Elections are the quintessential arbiter of political contestation within democratic countries. This is a path Tanzania has followed for the past 25 years, since it first held its multiparty elections in 1995.
guest column:David Kiwuwa
But elections are only part of the institutional fabric of a democracy. And a democracy is only as good as its institutions — collectively.
The last cycle of Tanzania’s elections in 2015 was highly-contested. President John Magufuli prevailed at 58,46% against 39,97% for his closest challenger.
Last week, Tanzania completed its sixth cycle of multiparty elections. The country’s dominant ruling party — Chama cha Mapinduzi — was declared the winner by a landslide. This time around, Magufuli won a highly-suspect 84% against 13% for Tundu Lissu, leader of the opposition Chadema party. Lissu had only recently returned from Belgium to contest the polls after surviving an assassination attempt three years ago.
The result has drawn bitter denunciation from the opposition.
Chama cha Mapinduzi, having won all previous elections, has governed within a multiparty dispensation for 25 years. But this level of electoral blowout is unprecedented.
While the quality of elections should improve with every election cycle, this has not been the case for Tanzania. The country’s recent poll should be viewed in the context of flawed democracies that go through the motions of political contestation without fully embracing freedom, fairness, and transparency.
This electoral cycle demonstrated a fundamental weakness of democratic politics in flawed democracies — the superficial and instrumentalist practice of democracy without the intrinsic belief in the value system that democracy entails.
Tanzanian poll is likely to usher in a new era of authoritarianism. Here is why democratic transition is admittedly a long and winding road. In Tanzania, progress has been achieved in some areas like corruption, poverty alleviation, reining in waste and bloated bureaucracy, but in others there is clear evidence of regression. Since Magufuli came to power, there have been repeated attacks on civil and human rights, contracting of the political space, and diminishing of the opposition’s role as a counter balance to the status quo.
Flaws in the system
A number of developments point to deteriorating democratic health in Tanzania.
The laws that stifle freedom of speech have been extended to censor musicians who dare to speak out on issues of governance.
Unlike the 2015 elections, this round of elections has been characterised by controversy.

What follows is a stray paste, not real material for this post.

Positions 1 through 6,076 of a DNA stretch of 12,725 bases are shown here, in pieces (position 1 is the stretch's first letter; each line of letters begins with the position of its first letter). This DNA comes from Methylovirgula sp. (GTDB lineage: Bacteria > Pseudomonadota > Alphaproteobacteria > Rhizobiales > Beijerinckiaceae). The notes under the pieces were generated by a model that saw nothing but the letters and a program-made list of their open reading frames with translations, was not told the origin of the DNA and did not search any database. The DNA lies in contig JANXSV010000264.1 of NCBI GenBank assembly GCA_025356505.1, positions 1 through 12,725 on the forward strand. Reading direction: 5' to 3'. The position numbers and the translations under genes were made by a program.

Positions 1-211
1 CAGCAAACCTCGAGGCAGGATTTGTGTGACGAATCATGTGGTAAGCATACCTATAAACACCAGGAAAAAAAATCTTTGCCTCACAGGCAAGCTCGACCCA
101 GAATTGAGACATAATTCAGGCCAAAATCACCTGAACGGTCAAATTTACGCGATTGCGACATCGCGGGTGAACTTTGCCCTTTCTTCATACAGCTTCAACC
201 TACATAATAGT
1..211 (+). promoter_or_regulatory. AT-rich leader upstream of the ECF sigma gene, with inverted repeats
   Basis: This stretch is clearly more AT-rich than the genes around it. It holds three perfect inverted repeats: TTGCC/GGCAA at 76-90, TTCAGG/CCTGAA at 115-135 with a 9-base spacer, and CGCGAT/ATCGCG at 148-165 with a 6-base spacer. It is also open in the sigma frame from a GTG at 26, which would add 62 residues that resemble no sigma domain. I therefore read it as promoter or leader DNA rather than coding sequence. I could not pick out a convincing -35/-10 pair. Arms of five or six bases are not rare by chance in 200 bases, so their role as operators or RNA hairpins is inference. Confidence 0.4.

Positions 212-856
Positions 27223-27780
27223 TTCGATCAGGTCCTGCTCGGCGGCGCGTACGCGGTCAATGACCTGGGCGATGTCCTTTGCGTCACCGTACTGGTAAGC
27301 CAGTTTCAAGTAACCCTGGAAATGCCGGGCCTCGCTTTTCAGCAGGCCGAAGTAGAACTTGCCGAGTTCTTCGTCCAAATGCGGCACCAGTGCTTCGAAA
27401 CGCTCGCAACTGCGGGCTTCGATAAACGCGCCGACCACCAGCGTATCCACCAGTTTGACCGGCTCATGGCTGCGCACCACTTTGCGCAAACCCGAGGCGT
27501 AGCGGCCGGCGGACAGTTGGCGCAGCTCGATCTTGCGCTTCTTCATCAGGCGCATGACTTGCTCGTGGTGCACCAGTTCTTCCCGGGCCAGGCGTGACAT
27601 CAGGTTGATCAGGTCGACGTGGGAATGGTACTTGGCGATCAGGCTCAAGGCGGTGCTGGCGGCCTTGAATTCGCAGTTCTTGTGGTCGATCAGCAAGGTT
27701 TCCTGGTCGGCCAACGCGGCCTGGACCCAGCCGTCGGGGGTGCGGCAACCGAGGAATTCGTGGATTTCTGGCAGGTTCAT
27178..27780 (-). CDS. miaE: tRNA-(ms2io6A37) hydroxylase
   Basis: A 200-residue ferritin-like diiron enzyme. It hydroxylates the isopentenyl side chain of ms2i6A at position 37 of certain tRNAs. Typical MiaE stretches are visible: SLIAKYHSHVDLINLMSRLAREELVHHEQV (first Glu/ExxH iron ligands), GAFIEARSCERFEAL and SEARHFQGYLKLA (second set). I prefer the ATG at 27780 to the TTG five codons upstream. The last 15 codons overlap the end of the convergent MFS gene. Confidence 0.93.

Most baffling was the arrest of the opposition’s presidential candidate in Zanzibar a day before the elections. This was not only unethical, but went against the common courtesy that should be extended to a senior political leader. He was then released without charge. Zanzibar is a semi-autonomous Tanzanian archipelago off the coast of East Africa, which elects its own president on Tanzania’s election day.
The arrest of Chadema chairman Freeman Mbowe, and others, for protesting against the results adds to a litany of increasing authoritarian tendencies.
On top of this, there was growing evidence this time round that those responsible for being umpires in the election had gone rogue. Electoral commissions are considered critical to the effective functioning of the electoral process. How they perform determines the acceptance and legitimacy of the outcome.
In a flawed democracy like Tanzania, the gatekeepers of the institution are seen as neither neutral nor institutionally trustworthy.
This is so because the election commission is not only appointed by the president, but the commissioners’ security of tenure also depends fully on his confidence.
Financially, it is dependent on the executive for budgetary support and execution of its mandate.
The opposition views the commission as partisan due to the way it managed the 2015 elections more so how it handled the latest one.
One of the accusations levelled against it was that it suppressed opposition candidates by imposing undue requirements for their formal registration and in some places disqualified their candidates on whimsical claims, while clearing ruling party candidates of questionable character.
The commission even banned Lissu from campaigning while leaving Magufuli unencumbered.
This raised questions about its neutrality in managing the electoral process.
Equally, while the police should be apolitical, the Tanzania police force was used as the ruling party’s attack dog to intimidate, arrest and harass the opposition. This, ultimately, skewed the election in favour of the ruling party.
A number of challenges persist in achieving marked progress in democratic transition in the country.
First, as long as there is a weak institutionalisation of democratic norms, the ability to subvert democratic practice will remain. Going forward, civil and political rights and freedoms ought to be central pillars of Tanzania’s election transitions.